When I was figuring out the general itinerary for my last trip, I checked out flight costs for my longest distances on FlyCheapo. I came across Ryanair, and thought there was something wrong. A one-hour flight from Marrakesh to Seville for 5 Euros? Porto to Madrid also for 5? Are you kidding me?

Well, yes and no. The thing with Ryanair is that there’s catches. Enough to warrant a mitt—or the ability to read fine print, follow rules to a tee, and tune out advertising assaults. And you’ll need a pinch of luck. I took 2 flights with Ryanair; here’s some survival tips on what to expect from Europe’s most infamous airline:

The first trick to surviving a Ryanair flight is to read every rule and instruction, and treat it like the gospel. It is. Any attempts to bend the rules promptly results in a hailstorm of fees. Size and weight requirements for both checked and carry-on luggage, for instance, aren’t approximations. Carry-on baggage over 10kg? That’ll be 20 Euros. Forget to print your boarding pass at home? That’ll be 40 Euros. Traveling with an infant, surf board or guitar? Another 20-40 Euros. You’ve gotta pay to check a bag, but if it exceeds 15 kg, there’s an additional per kilo charge. If you’re a non-EU citizen, you have to have your passport checked by immigration control; forget that, and, yes, it’s another 20 Euros.

In preparation for your Ryanair flight, don’t even think about fudging on the details. Check-in closes exactly 40 minutes before the flight departs; arrive even 3 minutes late and you’re SOL. Have your printed boarding pass in hand, and get your passport checked.

Get to the gate early. Don’t sit in the hard plastic chairs—stand as close to the gate as possible. Ryanair doesn’t assign seating, which at first seems counterintuitive—it takes longer for people to board when they’re elbowing and jostling and trying to find their own seats. But, as always, there’s a catch: you can pay 4 Euros for priority boarding. Most of the folks doing this are traveling with small children, or those infants they paid an extra 20 Euros to hold on their laps.

As boarding time approaches, expect to see a steely-faced attendant walking up and down the line of anxious passengers, examining each carry-on item. It must be under 10 kg, and it must be only one bag. That means purses, laptops, water bottles, plastic bags carrying your wilted sandwich from earlier that day—it all counts. This is where they really rake in the extra fees. I only saw one man successfully evade the attendant, putting a jacket on over his fanny pack and untucking his shirt so you couldn’t see the waist strap. Smooth.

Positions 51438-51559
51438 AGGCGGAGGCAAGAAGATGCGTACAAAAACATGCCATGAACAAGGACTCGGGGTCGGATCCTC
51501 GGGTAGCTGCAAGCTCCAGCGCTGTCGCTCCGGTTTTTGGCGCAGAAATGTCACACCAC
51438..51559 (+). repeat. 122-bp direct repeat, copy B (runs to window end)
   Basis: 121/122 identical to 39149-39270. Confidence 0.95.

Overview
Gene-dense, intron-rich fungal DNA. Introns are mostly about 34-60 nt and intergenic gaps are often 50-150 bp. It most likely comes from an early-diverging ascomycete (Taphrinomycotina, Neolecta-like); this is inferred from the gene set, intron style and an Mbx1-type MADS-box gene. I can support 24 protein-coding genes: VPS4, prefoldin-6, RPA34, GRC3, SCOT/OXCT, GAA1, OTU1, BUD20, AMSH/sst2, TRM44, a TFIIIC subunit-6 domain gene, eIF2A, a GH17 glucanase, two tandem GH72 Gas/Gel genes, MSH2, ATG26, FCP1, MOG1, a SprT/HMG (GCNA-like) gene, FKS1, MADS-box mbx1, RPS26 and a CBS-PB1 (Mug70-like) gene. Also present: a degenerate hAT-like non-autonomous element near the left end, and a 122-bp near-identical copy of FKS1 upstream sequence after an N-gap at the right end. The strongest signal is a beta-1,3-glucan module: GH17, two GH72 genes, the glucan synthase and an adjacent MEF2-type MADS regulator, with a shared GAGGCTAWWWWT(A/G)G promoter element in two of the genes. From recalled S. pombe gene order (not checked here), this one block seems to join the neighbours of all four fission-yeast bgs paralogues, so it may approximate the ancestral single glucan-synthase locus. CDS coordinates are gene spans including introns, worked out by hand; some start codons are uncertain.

When it comes time to board, don’t expect anything fancy like gates or protected corridors. You’ll be scurrying across the tarmac and scampering up stairs (front or back, they open both up for maximized efficiency). Hustle on to the plane while perky young attendants bark at you like PE teachers: keep moving! find a seat! don’t block the isle! move quickly! go!

You’ll discover a couple of unusual things about your Ryanair aircraft. One, there are no tray tables. That safety card with a creepy characters acting out worst-case scenarios will not be a folded card in a pocket, but pasted onto the seat back in front of you. The overhead bins will be covered in Telecom ads, like a bus or metro car.

Once you’ve buckled your seatbelt, you’ve successfully completed the first stage in surviving a Ryanair flight: you’ve negotiated the rules and fees. Now it’s time to sit back and… be marketed at.

It’s ingenious, really, and I’m not sure why other airlines haven’t thought of it yet. Maybe they have, and Ryanair’s just the only one ballsy enough to go through with it. They’ve got a captive audience on an airplane, and Ryanair makes use of this ideal situation. In a 55 minute flight, I counted 4 opportunities to buy things. Jonesing for a cigarette? Buy our Smokeless Cigarettes for only 6 Euros. Make use of Ryanair’s exclusive inflight mobile phone service, and text and chat your heart away for only 2 Euros a minute. Buy Nescafe coffee for only 3 Euros. Get your gambling fix by buying a scratch card for only 3 Euros—and don’t feel guilty because some undisclosed amount of the proceeds goes to charity (here the flight attendant actually walked the aisle saying, “Win 10,000 Euros, save the children”). And let’s not forget duty-free shopping.

All this means that the attendants are basically talking at you the entire flight. Part of the reason is that announcements and sales pitches need to be made in multiple languages, but still. I recommend headphones. A smiley “no thank you” is as effective as a mean scowl, so pick whichever one fits your mood. No charge.